Knights of the Round
We flash forward a few centuries with a different set of morals and mindsets, but the same human heart, with the Arthurian legends. No more are people barbarians at sea; this is a time of knighthood, and with it comes refined honor and bravery, courtliness, gallantry towards women, and most of all, chivalry. Like most chivalric romance, Arthurian poetry employs the motif of a quest to tell its tales, which always comes in a familiar set of 3’s: a challenge, a journey, and a test.
Whether conquering an enemy’s castle for the sake of one’s kingdom or fighting off the nasty temptations of Morgan le Fay and at times even Britain’s own Queen Guinevere, upholding the virtues of a knight was certainly not the easiest task to accomplish. Courtly love can lead the men and women of this time to spiral into all kinds of romantic trouble, but the chivalric code must always be upheld. Stories like Lanval and Sir Gawain and the Green Knight perfectly illustrate the delicate balance between desire and doing what is right.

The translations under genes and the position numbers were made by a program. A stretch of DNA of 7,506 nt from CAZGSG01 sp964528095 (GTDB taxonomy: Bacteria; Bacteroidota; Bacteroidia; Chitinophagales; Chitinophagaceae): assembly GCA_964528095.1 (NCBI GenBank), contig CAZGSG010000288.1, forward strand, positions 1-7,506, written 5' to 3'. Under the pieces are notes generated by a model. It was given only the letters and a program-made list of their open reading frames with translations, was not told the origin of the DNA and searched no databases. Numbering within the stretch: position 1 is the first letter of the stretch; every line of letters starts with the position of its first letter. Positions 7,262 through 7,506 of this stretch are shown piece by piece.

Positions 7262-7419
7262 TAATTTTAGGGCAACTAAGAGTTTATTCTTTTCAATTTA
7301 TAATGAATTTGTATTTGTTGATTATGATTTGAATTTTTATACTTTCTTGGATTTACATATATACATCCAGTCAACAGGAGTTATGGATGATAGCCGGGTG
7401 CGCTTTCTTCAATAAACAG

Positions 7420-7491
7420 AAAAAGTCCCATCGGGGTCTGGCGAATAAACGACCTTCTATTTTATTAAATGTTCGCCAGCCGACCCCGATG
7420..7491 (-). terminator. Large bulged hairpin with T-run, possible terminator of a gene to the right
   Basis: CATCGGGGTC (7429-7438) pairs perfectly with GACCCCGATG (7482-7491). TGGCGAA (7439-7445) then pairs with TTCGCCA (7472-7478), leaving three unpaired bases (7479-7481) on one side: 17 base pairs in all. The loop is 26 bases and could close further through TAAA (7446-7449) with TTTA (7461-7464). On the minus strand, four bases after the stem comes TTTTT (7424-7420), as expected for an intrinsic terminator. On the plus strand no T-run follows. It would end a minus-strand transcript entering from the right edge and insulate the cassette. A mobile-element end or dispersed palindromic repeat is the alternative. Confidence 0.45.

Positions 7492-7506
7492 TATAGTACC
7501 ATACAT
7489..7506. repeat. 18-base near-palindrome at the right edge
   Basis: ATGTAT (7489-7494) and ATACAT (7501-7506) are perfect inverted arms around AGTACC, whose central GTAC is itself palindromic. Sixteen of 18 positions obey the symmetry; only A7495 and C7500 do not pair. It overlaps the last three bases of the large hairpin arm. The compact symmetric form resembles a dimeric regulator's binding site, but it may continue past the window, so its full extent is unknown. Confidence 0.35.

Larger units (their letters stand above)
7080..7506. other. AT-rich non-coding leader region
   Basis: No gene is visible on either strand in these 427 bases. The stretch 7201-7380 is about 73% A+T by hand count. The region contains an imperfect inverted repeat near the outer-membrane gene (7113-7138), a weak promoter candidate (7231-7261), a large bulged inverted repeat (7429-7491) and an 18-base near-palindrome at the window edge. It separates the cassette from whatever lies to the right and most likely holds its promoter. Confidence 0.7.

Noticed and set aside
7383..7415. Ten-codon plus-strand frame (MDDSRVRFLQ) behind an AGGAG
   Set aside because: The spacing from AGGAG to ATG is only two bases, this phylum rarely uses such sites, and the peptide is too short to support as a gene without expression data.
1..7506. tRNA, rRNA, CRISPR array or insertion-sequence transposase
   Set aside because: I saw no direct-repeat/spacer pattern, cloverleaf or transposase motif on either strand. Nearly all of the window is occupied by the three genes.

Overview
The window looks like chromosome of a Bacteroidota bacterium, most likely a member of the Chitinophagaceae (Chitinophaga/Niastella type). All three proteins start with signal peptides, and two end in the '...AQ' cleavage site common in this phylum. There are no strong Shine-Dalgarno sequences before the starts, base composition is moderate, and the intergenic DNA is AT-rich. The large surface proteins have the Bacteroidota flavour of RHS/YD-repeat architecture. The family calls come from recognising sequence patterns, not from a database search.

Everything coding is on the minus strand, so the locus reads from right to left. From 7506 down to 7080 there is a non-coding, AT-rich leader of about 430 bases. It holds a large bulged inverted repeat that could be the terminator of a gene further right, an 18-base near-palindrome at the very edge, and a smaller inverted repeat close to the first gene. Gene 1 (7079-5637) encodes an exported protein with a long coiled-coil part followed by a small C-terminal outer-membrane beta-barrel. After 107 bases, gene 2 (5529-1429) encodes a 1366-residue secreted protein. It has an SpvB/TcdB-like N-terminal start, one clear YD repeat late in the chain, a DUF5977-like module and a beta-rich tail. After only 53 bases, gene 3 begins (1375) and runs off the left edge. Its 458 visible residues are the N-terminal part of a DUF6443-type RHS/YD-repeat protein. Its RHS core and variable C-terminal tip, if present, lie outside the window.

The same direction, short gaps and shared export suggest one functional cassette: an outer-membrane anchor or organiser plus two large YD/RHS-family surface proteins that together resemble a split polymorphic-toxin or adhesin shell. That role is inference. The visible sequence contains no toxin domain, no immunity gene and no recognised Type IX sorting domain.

Despite being some of the hardest Old English literature out there to decipher, endless fun can be had with Arthurian lore. Today, the names of King Arthur and his knights are often trivialized, which is saddening given how excruciatingly poignant the tragic irony of a given character’s betrayal or death can be.
Yet, when done justice, we get incredible works like those from Type-Moon’s Nasuverse, including the Fate/Grand Order mobile game, Yoshiyuki Asai’s Fate/Apocrypha, and Gen Urobuchi’s masterpiece of pseudo-historical fiction, Fate/Zero. Fate‘s portrayals of Artoria (Arthur) Pendragon, Lancelot, and Mordred are easily my favorite ones out there, as their combined cinematic lore is almost as deeply interwoven as the original legends themselves are.
I suppose having your name recorded in the history books is a form of immortality. But if that just means your name gets passed down for two thousand years and nothing else, I’d have preferred to have even a hundredth of that added to my actual life. — Rider, Fate/Zero
And while on the subject of past deeds influencing the present, seeing how intensely Alexander the Great (Iskandar) continues to influence young Waver Velvet’s life even a whole ten years after the Holy Grail War in The Case Files of Lord El-Melloi II lends allegoric proof to the fact that history’s greatest heroes can especially impact our hearts with the legacies they leave behind.
Even Heroes Die